8 Principles to consider before an Organization embarks on RPA Journey

Robotic Process Automation (RPA) has seen substantial growth in demand over the years, and businesses have recognised it as a valuable tool for improving efficiency and effectiveness. So far, the RPA journey has been tough but also gratifying on many levels, providing a fantastic opportunity to learn and build skills. We have learned various lessons from our wealth of experience working on several projects to share in this blog as guiding principles for preparing an organisation for the RPA journey.

1. Have a clearly laid RPA objective in tandem with the organization’s strategy and Vision

Digital transformation is a marathon with the goal of creating frictionless, simplified processes. To completely fulfil this goal, small-scale digitization may not be enough; firms should consider streamlining the majority, if not all, of their procedures. We know from our considerable experience deploying RPA CoEs that firms who automate the majority, if not all, of their processes, achieve better results and higher ROIs than companies that automate only one or two of their pain processes.

Organizations must also consider how to align with all of the other internal changes. For example, if a company is planning a significant ERP rollout in the near future, it is not a good idea to use RPA on the ERP-affected operations.

Once a business has determined an RPA goal, it must gain leadership support. The RPA objective, its viability, and how it will benefit the organization’s strategy and vision should all be obvious to the leadership. This is unquestionably the first step.

2. Have all the organizational functions/employees aligned in the RPA strategy

When a company decides to use automation or other technology, it must verify that all internal processes are in sync. RPA is a practice that has an impact on people, processes, and technology, and everyone should be aware of it. Before implementing RPA, all aspects should be evaluated. Above all, employees should be assured that they will not lose their jobs but will instead advance up the value chain. Otherwise, when the transformation process begins, the company may be forced to cope with employee resistance.

3. Understand the potential changes in the future and plan for it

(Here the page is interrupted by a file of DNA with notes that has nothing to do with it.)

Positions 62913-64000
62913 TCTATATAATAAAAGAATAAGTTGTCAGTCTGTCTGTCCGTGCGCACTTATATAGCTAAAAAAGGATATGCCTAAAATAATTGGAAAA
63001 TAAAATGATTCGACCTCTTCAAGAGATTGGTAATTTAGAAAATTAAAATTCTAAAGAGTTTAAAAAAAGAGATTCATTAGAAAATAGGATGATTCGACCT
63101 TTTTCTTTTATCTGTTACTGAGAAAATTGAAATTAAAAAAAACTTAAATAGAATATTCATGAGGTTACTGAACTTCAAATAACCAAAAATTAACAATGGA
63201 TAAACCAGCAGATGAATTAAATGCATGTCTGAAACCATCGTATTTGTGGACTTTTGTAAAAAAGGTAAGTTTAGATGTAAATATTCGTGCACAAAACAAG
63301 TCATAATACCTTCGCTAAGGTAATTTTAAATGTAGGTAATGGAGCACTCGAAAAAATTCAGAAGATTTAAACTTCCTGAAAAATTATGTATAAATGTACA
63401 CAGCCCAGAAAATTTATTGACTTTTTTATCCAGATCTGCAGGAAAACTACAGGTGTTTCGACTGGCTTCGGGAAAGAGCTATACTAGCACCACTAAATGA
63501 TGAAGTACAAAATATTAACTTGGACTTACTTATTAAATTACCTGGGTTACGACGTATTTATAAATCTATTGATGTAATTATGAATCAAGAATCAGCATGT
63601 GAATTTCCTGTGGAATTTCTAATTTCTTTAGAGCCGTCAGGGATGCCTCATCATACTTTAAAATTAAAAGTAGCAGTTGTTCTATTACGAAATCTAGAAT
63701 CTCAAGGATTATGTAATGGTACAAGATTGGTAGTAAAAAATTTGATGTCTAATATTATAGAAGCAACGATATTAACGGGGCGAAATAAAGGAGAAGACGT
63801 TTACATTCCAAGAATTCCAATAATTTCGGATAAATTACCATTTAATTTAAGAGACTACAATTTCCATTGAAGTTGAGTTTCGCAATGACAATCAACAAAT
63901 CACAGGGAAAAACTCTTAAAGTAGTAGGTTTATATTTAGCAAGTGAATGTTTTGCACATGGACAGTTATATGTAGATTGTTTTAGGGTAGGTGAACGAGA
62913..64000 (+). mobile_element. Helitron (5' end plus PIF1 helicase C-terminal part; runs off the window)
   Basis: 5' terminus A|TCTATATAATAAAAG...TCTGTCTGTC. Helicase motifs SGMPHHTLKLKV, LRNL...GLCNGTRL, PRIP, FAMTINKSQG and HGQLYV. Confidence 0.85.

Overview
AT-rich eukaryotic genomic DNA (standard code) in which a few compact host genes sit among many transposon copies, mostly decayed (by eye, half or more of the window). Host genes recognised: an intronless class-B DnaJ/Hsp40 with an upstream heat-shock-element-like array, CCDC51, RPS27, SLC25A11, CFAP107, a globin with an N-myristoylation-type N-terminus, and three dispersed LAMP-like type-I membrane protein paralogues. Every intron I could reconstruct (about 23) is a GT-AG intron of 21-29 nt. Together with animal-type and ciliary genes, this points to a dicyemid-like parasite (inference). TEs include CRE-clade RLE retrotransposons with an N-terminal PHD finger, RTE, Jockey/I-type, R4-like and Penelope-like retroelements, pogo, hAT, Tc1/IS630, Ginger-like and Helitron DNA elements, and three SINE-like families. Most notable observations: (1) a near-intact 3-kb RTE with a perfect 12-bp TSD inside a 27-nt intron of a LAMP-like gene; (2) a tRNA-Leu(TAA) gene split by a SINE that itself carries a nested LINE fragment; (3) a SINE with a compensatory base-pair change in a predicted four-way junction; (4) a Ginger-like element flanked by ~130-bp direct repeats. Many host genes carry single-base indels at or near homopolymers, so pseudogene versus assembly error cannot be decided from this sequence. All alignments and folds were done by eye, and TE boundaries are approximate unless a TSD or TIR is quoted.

People will be freed up from their existing job activities once RPA is introduced, and there should be a proper plan in place for how to use those resources for more value-added jobs. In brief, each firm embarking on the path of RPA transformation must develop and implement a change management strategy.

4. Conduct an RPA Consulting study to develop an RPA roadmap

A thorough examination of the organization’s processes would aid in the identification of processes for reengineering and standardisation, as well as the identification of possible candidates for automation. This can be accomplished in stages by departments or functions within an organisation. Stable processes are made possible by re-engineered and standardized processes. For RPA programmes, organisations should always endeavour to avoid “Garbage In, Garbage Out.”

5. Go with an implementation partner who can walk with you on the journey

Although a business may be able to establish an RPA team internally, which is also suggested for a successful automation journey, it is always preferable to take baby steps with an RPA professional team that will listen, understand, and provide results. The expert team may assist in educating and training the employees, as well as sketching up an rpa roadmap and implementing the first few procedures, as well as assisting the staff team in building the rest. They’d also be able to advise on which RPA tool is ideal for the company, how many licences to buy, and how to make the greatest use of the licences available for the company’s operations. They are particularly good at orchestrating these procedures in a structured delivery approach.

6. Start small and scale it up to RPA COE

RPA always advocates a three-phase journey: incubate the concept within the company, institutionalise to witness the impact in real-world circumstances, and industrialise solutions for use across companies. This means that any business should start with a Proof of Concept (POC) that can be realised in a matter of weeks, then pilot it to assess the merits and cons of practical adoption. This would also aid in the continuing development of the sector and business-specific solutions using the best RPA tools and a variety of implementation methodologies, as well as the measurement of success and ROI through the use of specialized Centres of Excellence (COEs)

7. Have all security aspects considered while implementing RPA

It’s critical to be aware of all potential cyber threats and controls before implementing RPA. To ensure Robotic Process Automation security, a security evaluation by a Cyber Management specialist throughout the creation of RPA solutions is a prerequisite.

8. Conduct Post Implementation Review (PIR) on a periodic basis

Conducting a review aids in determining the degree of automation success, evaluating if the project has accomplished its objectives, and managing stakeholder expectations. It also aids in assessing the efficiency of all aspects of the system in order to find potential areas for improvement and optimize the benefits offered, as well as assessing any risks to the business following deployment and developing controls.

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